So the bolded portion is the scariest part. Compare it to 10 USC 253 (part of the Insurrection Act):

    The President, by using the militia or the armed forces, or both, or by any other means, shall take such measures as he considers necessary to suppress, in a State, any insurrection, domestic violence, unlawful combination, or conspiracy, if it—


    (2)opposes or obstructs the execution of the laws of the United States or impedes the course of justice under those laws.

    I feel like Barr is still trying to lay down the legal framework to justify Trump using the Insurrection act to impose military rule. Interestingly enough, the Insurrection Act specifically mentions “State” in its verbiage, would DC pass muster as being considered a State?

    And lest you think this is angels dancing on a pin, Sec. 255 of title 10 specifically mentions Guam and the Virgin Islands as being “states”, but not Puerto Rico or other US territories, and not DC.

    So, would it be illegal for Trump to invoke the Insurrection Act in DC?

    Also, why the heck are out of state National Guards operating in DC? Have they been pressed into Federal service? If so, they are in violation of Posse Comitatus.

    Wonder if any lawyers would like to comment.

    • earlofhuntingdon says:

      Barr is working hard to create a framework that will allow Trump to refuse to acknowledge his loss in November and stay in the White House. It is a multi-prong plan. One prong is his attempt to corrupt the USPS, to manipulate how voting-related mail gets through and/or to claim that enough votes against him were fraudulent so as to claim victory.

      Another, militarization, has multiple uses. Two of them are to intimidate anti-Trump voters, especially people of color, into not voting. Another would be to respond to the outrage should Trump claim a false victory and refuse to leave the White House. That’s apparent in his programmatic depiction of anti-Trump protests (and, by extension, voters) as terrorists.

      Barr is there, in part, to create a false sense that whatever Trump does has a legitimate legal basis. (He also acts as a flywheel, to keep Trump’s motion continuous, despite his many fits and starts.)

      All of that will be hard to pull off – elections are state matters – and harder to sustain. It’s most obvious consequence would be pervasive and inevitably violent civil unrest. The standard dictator’s play would be to try to ratchet up that violence, blame it on insurrectionists, and use the unrest as an excuse to stay in office during a never-ending emergency.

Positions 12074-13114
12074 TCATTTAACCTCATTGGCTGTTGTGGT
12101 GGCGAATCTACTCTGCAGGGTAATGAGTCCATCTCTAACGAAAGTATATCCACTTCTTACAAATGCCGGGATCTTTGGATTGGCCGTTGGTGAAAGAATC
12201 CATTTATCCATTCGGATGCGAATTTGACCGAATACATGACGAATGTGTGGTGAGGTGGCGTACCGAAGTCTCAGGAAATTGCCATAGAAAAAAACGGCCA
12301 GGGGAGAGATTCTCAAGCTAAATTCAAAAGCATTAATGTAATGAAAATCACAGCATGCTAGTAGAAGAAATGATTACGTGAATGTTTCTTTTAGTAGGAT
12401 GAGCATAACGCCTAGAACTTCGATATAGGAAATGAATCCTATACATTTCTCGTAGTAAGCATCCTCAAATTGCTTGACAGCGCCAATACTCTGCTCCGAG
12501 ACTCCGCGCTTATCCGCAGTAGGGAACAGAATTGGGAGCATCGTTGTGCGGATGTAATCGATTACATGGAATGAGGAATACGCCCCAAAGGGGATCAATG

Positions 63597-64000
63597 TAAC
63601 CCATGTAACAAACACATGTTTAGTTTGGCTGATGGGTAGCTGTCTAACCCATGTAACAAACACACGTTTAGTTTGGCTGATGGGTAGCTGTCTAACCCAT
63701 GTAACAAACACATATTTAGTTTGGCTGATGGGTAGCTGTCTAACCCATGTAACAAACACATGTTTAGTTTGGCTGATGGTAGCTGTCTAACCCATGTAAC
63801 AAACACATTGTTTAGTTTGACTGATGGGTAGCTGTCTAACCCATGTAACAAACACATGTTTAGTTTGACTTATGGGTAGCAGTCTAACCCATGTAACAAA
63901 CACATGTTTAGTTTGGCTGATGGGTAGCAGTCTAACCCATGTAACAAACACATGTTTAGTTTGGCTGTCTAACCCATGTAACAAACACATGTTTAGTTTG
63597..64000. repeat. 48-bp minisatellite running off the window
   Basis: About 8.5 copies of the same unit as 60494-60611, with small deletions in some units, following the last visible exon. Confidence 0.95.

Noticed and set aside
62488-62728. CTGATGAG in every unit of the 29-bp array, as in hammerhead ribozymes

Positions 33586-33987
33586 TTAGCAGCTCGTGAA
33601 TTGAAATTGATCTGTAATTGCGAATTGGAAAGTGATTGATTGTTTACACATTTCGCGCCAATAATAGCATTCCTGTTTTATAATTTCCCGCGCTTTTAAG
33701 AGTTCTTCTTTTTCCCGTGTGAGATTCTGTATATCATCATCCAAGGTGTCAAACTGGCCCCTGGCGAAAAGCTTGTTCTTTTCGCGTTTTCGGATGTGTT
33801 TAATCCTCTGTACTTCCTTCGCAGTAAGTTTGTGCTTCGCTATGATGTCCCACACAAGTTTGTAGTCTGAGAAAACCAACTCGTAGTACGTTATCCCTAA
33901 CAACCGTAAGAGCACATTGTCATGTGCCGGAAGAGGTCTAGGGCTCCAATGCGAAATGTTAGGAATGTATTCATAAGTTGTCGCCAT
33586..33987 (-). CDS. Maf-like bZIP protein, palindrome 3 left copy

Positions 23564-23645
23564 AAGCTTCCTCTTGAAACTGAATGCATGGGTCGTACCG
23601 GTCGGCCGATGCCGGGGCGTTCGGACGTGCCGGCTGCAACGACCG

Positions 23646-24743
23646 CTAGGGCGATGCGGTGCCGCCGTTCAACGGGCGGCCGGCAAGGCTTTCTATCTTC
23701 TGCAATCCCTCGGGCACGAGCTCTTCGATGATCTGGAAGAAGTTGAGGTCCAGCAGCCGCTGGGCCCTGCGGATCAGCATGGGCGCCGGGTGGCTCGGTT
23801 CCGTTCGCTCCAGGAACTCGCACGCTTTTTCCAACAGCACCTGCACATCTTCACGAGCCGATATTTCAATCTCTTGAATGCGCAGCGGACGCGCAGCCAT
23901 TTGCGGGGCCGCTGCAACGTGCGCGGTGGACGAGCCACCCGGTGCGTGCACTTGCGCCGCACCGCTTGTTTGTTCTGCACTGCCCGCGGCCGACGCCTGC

The success of that dictator’s play – and the survival and health of American civil society – lies in who plays along with it. How many Tom Cottons and Bill Barrs there are vs. how many people and how much of society Just Says No, refuses to play, blows out tiny Donald’s lit matches, and peacefully ejects him from office and American life.

      • MB says:

        “a heavy revolving wheel in a machine that is used to increase the machine’s momentum and thereby provide greater stability or a reserve of available power during interruptions in the delivery of power to the machine”

        Especially important to Trump as his other flywheel, the public rallies, have been sidelined due to covid-19 concerns.

        Also, in the dispute as to where the GOP convention will take place, I’ve been hearing now of some kind of cockamamie hybrid “solution” such that the convention will now be allowed to take place in Charlotte, but Trump will be elsewhere, giving his acceptance speech remotely, from a more-friendly location where he won’t be required to wear a mask, apparently.

          • Raven Eye says:

            There would be a certain symmetry around election day if the administration would leverage demonstrations in support of voting rights/voting access as an excuse to restrict access to polling places.

            • bmaz says:

              A fair fear. That said, the number and location of polling places is generally determined at the county level by the registrar or elections director. In some cases the board of supervisors.

              It is absolutely breathtaking in some places. Milwaukee famously went from 180 down to 12 for the recent primary. Across souther states (which apparently includes Arizona) over 1200 polling places have been eliminated according to this alarming Reuters report from September 2019. And, note, that was pre-Covid, it may get much, much worse. And that is just not acceptable.

              • Raven Eye says:

                I worked for a county for a few years. My little division was under a guy who was also the county elections official. Even then 1995-98, he was finding fewer venues to use a polling places. ADA limited him, and schools were becoming more concerned about people wandering around the grounds. The Greatest Generation seemed to make up a good part of the poll workers, and they were starting to be unavailable. Some county workers would take a day of leave from their regular jobs to be poll workers, but the overall trend was fewer suitable venues and fewer poll workers. Add that trend to the efforts by some to mess with access to voting and things look a little grim.

                The county encouraged early voting and many folks would swing by the county office during their trips around town — though some lived pretty far away, up to a 1 1/2 hour drive — so it wasn’t practical. Absentee ballots, though, were easy to apply for.

                Fortunately, in the time of COVID and looming obstruction, I now live in a state that is totally mail-in (or drop-off the vote-by-mail ballot). But for states that haven’t had a history of mail-in, ramping up for 100% mail-in takes more time than we have now (per NPR’s interview with the Washington Secretary of State).